October 24, 2017
Forgiveness can be defined as letting go of both resentment and the right to return hurt. On the other hand, unforgiveness demands that the guilty one pay for the wrong he or she did.
According to these definitions, unforgiveness looks very much like justice, and forgiveness seems inequitable. That’s why we have such a hard time with it. Forgiveness goes against our natural sense of fair play. Yet God calls us to forgive those who don’t deserve it!
To avoid offering a pardon, we dwell on the wrongdoing until our desire to retaliate seems totally justified. Convinced of our right to be angry, we demand repayment, thinking, Releasing a person from deserved punishment is unfair!
The Father faced the same dilemma. All humanity had sinned and deserved eternal separation from Him. He couldn’t simply forgive sin arbitrarily, because He’d then cease being just. Our forgiveness is possible only because divine justice was satisfied by the Son’s payment for our sins. As a result of Christ’s sacrifice on our behalf, God is free to righteously forgive us.
When we accepted the Lord’s forgiveness, we gave up all rights to hold anything against anyone else. An unforgiving heart is miserable because it is far from God, who is the source of all peace and joy.
Does the thought or sight of someone arouse harsh feelings within you? Holding onto a grievance will keep you imprisoned in emotional turmoil, but letting go will set you free. Christ has provided the key of forgiveness. Take hold of it, unlock the door, and walk out into the light.
Let us do this for a year reading and responding to this Devontional Journal By Mark Dupre.
Jesus, knowing that the Father had given all things into His hands, and that He had come from God and was going to God, rose from supper and laid aside His garments, took a towel and girded Himself. After that, He poured water into a basin and begin to wash the disciples’ feet, and to wipe them with the towel with which He was girded. (John 13:3-5)
” This is one of the most profound passage in Scripture in terms of knowing who we are and how self-identity affects serving. Here is Jesus at His highest moment of self-awareness: He knows where He’s come from (heaven); He knows what is going on in His life (His imminent suffering and death); He knows were He is going (heaven, again); and He knows His future position of glory and what He will ultimately posses. No identity crisis here. The self-awareness He possessed at age twevle and demonstrated at the temple in Jerusalem has now reached a peak. He is fully aware of who He is and what He has.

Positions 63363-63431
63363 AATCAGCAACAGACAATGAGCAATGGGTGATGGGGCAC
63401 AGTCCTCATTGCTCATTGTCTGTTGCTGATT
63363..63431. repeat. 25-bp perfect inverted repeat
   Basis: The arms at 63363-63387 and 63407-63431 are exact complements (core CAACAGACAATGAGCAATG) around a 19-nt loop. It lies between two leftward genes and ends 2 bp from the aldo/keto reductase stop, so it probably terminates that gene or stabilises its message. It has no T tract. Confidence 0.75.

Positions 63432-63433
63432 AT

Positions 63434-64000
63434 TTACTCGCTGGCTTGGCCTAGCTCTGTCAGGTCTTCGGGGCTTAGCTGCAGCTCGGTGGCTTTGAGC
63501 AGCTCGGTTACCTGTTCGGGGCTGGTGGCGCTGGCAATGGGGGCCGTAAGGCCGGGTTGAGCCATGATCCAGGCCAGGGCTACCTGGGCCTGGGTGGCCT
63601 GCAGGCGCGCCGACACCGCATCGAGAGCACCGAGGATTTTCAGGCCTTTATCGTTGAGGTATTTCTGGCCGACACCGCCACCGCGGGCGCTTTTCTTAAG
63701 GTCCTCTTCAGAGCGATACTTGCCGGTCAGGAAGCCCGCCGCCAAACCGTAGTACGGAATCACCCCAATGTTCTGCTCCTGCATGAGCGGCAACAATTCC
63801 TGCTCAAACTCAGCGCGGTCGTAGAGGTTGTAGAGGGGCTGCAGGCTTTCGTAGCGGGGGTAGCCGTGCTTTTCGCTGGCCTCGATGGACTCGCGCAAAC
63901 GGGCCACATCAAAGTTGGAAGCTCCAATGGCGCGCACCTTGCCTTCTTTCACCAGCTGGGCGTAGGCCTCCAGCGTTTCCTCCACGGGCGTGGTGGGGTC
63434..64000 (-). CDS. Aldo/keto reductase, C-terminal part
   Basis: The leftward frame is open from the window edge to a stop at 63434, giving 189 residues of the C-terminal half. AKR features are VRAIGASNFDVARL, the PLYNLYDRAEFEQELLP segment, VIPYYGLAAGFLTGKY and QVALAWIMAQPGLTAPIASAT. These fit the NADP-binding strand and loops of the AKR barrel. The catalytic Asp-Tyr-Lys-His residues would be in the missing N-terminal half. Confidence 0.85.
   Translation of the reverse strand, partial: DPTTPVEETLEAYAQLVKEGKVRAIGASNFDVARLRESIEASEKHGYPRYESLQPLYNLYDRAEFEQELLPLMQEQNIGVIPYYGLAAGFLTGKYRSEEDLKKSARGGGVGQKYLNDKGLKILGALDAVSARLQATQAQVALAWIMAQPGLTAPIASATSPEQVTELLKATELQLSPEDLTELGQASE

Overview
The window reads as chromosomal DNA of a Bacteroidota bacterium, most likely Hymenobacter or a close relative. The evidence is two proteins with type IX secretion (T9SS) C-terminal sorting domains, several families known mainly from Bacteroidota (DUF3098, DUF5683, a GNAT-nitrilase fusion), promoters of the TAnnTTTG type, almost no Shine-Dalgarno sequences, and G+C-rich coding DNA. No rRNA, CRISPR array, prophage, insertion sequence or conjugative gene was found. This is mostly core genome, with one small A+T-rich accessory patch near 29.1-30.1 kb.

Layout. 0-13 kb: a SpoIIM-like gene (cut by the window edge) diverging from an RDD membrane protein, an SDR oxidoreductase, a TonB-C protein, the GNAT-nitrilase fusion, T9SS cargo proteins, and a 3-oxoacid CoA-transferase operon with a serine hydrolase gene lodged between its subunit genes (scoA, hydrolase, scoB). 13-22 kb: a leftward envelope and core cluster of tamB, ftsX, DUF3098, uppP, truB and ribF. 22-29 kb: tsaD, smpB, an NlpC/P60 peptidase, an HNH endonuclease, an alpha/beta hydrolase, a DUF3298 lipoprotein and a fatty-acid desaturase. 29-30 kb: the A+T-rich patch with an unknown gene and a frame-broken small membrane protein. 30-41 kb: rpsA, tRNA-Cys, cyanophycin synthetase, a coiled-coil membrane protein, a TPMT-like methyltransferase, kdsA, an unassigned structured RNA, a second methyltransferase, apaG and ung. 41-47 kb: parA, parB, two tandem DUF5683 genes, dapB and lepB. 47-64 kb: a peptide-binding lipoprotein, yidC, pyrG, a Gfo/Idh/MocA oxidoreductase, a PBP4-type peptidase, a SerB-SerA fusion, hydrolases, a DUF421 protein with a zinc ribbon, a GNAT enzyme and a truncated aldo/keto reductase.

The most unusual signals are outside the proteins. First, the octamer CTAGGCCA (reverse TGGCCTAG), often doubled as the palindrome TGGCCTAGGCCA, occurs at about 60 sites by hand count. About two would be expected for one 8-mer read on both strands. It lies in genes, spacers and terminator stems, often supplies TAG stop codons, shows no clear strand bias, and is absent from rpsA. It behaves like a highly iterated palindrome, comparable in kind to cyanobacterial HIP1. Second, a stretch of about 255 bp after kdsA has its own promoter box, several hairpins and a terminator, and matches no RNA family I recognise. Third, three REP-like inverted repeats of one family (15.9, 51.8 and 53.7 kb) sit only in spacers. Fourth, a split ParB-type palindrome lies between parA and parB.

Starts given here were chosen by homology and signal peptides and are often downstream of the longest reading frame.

What does he do with this self-knowledge? Start a business? Fight a great battle? Get revenge on those who oppose Him? No, He serves. He takes the job of the most menial servant in a house- washing feet. And He washes the feet not of earthly kings and rulers, but of those under His authority–in effect, those who should be washing his feet.
What is the result of your knowing who you are? Is it feeling better about yourself? Or is it greater love for others? Does greater self-awareness bring you closer to others or does it make you pull back and focus more on yourself?
Jesus shows us how true self-awareness expresses itself. It serves. If Jesus is led to serve at the height of His own self-understanding, how much more should we be?
Prayer: Lord, deliver me from a self-awareness that causes me to become more self-centered. Let me find myself in You and hear the call to serve others.”
A Godly Heart
The Lord promises to give us the desires of our hearts. But many people take this passage out of context, forgetting that their own mindset plays a vital part in bringing it to fruition. As my mother once said, “Where your mind goes, your feet go, so be careful what you think about.”
What is your responsibility when it comes to claiming promises from God?
Delight Yourself in the Lord (Ps. 37:4). Christians should rejoice in God and desire to walk in obedience. The Lord must have first place in your life before you can claim the promise in this verse.
Commit your way to the Lord (Ps. 37:5). Allow God to change any aspect of your ambition that is not His will. Remember that when He doesn’t answer a prayer as you wished, it is for a reason.
Trust in Him (Ps. 37:5). God is merciful, all-knowing, kind, and generous. You can trust Him with your hopes and dreams.
Rest in Him (Ps. 37:7). Resting in the Lord means trusting Him to answer prayers in His timing or transform your aspirations so they conform to His will.
Wait upon the Lord patiently (Ps. 37:7). Jesus waited three decades before beginning His three-year ministry on earth. According to His example, waiting is one of the key principles of Christian living.
Do your desires align with God’s purpose and plan for your life? He longs to give His followers abundant blessings and fullness of joy. So allow your dreams to be conformed to the Lord’s will, and follow His guidance faithfully. Only when you surrender to Him will you experience God’s best for your life